We’ve been hearing for years–decades, really–that art must be transgressive, deliberately breaking rules and flaunting that defiance in the face of stuffy conventionalism. Of course, such transgressiveness must align with standard liberal notions of “tolerance”; one need look no further than the furore over Pamela Gellar’s Draw Mohammed art contest and the college student who dared to lecture Jerry Seinfeld* on the nature of humor to find out that even those who say there are no rules insist that everyone else follow the rules they impose (and keep changing… it’s rather like Calvinball). Conversely, as discussed here this spring, a number of conservative artists find such a view repulsive. So it might come as no surprise to encounter the following exchange between two poets:
“I tell you,” went on Syme with passion, “that every time a train comes in I feel that it has broken past batteries of besiegers, and that man has won a battle against chaos. You say contemptuously that when one has left Sloane Square one must come to Victoria. I say that one might do a thousand things instead, and that whenever I really come there I have the sense of hairbreadth escape. And when I hear the guard shout out the word ‘Victoria,’ it is not an unmeaning word. It is to me the cry of a herald announcing conquest. It is to me indeed ‘Victoria’; it is the victory of Adam.”
“And even then,” he said, “we poets always ask the question, ‘And what is Victoria now that you have got there?’ You think Victoria is like the New Jerusalem. We know that the New Jerusalem will only be like Victoria. Yes, the poet will be discontented even in the streets of heaven. The poet is always in revolt.”
“There again,” said Syme irritably, “what is there poetical about being in revolt? You might as well say that it is poetical to be sea‑sick. Being sick is a revolt. Both being sick and being rebellious may be the wholesome thing on certain desperate occasions; but I’m hanged if I can see why they are poetical. Revolt in the abstract is—revolting. It’s mere vomiting. [. . .] It is things going right,” he cried, “that is poetical! Our digestions, for instance, going sacredly and silently right, that is the foundation of all poetry. Yes, the most poetical thing, more poetical than the flowers, more poetical than the stars—the most poetical thing in the world is not being sick.”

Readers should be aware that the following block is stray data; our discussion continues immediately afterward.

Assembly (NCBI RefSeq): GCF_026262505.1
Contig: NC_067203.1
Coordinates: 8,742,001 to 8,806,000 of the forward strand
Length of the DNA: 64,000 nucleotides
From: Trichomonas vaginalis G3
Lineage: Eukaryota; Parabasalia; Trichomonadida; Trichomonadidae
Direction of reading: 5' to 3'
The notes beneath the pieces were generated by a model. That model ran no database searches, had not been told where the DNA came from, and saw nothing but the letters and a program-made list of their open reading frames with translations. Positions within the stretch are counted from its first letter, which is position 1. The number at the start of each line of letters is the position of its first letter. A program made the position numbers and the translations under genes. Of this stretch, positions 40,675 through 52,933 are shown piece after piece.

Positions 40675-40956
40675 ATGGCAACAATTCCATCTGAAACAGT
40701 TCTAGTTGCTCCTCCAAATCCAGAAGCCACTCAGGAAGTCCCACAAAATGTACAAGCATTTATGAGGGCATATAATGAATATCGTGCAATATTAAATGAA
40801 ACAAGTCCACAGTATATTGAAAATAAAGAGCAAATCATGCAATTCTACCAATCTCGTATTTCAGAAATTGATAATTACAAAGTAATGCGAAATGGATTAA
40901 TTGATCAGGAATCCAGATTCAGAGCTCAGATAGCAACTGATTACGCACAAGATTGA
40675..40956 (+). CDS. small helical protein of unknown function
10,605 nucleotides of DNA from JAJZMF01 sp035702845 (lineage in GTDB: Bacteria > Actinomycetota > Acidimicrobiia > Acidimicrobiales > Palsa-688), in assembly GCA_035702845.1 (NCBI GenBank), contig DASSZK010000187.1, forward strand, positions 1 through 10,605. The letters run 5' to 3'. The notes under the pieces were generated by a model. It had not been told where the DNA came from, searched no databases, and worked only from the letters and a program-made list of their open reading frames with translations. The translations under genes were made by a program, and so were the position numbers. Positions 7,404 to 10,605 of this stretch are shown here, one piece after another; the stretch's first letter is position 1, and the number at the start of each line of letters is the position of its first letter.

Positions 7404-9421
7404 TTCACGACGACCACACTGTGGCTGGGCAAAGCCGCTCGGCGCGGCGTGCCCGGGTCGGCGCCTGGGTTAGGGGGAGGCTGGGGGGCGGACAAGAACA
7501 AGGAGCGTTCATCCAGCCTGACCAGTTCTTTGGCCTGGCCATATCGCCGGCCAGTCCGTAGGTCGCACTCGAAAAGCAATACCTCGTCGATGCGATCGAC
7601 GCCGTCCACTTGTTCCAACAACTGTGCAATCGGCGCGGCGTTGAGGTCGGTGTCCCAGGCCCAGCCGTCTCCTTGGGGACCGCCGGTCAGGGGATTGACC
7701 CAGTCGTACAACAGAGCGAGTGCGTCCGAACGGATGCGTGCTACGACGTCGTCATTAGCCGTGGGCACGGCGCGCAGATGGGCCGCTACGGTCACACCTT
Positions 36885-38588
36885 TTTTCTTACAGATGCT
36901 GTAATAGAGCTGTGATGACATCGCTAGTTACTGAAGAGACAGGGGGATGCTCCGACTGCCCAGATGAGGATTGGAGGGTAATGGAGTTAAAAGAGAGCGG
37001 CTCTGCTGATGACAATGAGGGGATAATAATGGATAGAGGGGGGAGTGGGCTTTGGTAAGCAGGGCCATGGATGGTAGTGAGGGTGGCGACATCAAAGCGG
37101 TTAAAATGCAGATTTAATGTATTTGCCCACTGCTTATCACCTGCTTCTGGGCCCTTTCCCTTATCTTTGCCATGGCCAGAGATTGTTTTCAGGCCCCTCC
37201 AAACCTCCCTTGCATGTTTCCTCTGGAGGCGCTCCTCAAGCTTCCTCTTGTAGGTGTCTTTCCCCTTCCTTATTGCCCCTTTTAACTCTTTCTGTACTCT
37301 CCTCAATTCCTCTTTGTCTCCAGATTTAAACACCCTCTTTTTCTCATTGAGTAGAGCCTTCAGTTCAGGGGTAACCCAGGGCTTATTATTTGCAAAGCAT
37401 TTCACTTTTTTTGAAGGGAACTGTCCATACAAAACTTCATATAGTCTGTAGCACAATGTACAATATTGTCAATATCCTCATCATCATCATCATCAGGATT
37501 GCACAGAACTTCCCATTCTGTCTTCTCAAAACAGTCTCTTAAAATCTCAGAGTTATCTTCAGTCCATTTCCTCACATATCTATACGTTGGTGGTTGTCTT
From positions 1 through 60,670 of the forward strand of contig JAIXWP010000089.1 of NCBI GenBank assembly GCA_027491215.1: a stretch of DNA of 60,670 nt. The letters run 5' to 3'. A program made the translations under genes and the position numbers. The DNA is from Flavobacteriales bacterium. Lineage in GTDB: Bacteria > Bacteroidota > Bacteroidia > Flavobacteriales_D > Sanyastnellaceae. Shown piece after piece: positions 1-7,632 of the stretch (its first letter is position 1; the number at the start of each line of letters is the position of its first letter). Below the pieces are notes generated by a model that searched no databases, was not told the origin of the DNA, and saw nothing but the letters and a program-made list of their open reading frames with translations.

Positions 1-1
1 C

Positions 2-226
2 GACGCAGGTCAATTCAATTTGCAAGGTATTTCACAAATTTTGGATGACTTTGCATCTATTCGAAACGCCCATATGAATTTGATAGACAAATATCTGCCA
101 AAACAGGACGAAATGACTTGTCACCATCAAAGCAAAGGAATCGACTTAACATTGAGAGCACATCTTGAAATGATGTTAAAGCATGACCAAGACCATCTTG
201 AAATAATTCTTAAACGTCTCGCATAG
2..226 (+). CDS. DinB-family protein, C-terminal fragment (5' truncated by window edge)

“Really,” said Gregory superciliously, “the examples you choose—”
“I beg your pardon,” said Syme grimly, “I forgot we had abolished all conventions.”
What may surprise you is that this exchange was written by G. K. Chesterton… in 1908.
The book in question is entitled The Man Who Was Thursday: A Nightmare. That subtitle is important, because there’s a nightmarish quality to the many twists and turns of the plot, which is difficult to summarize without spoiling. That dreamlikeness becomes even more pronounced in the last few chapters, and its ending is strange enough that it’s not the sort of book one can necessarily comprehend in one reading. But it is the sort of book that’s worth rereading so that, knowing what happens, you can begin to make sense of what it all means, the arguments hidden in the storyline about the nature of beauty, art, and order, about the folly of lawlessness, and about the limits of human understanding.
The beginning, on the other hand, is straightforward enough. Lucian Gregory, a self-professed anarchist poet, hosts a garden party at which he meets Gabriel Syme, who styles himself “a poet of respectability.” After sparring verbally with Syme and becoming sufficiently irritated, Gregory invites Syme to a meeting of his local anarchist society, at which he expects to be elected to represent his chapter in the Central Anarchist Council. But after swearing Gregory to silence and telling him a shocking secret, Syme manages to out-demagogue him and thus wins the election himself, and with it the code name Thursday.
That secret: while genuinely a poet, Syme is also an undercover detective, recruited by Scotland Yard to infiltrate the Central Anarchist Council and thwart the anarchists’ plans. Shortly after his election as Thursday, however, he finds out that he’s not the only detective on the council. And that’s when things really start to get strange, proving the truth of Syme’s assertion that a person who leaves a train station can do any number of things other than arriving safely at his destination. It’s zany. It’s funny. It’s suspenseful. It’s challenging.
But is it art? Ah, that, my friends, you must read and determine for yourselves.
* Note: I am not a Seinfeld fan by any stretch of the imagination, but that particular incident was textbook chutzpah.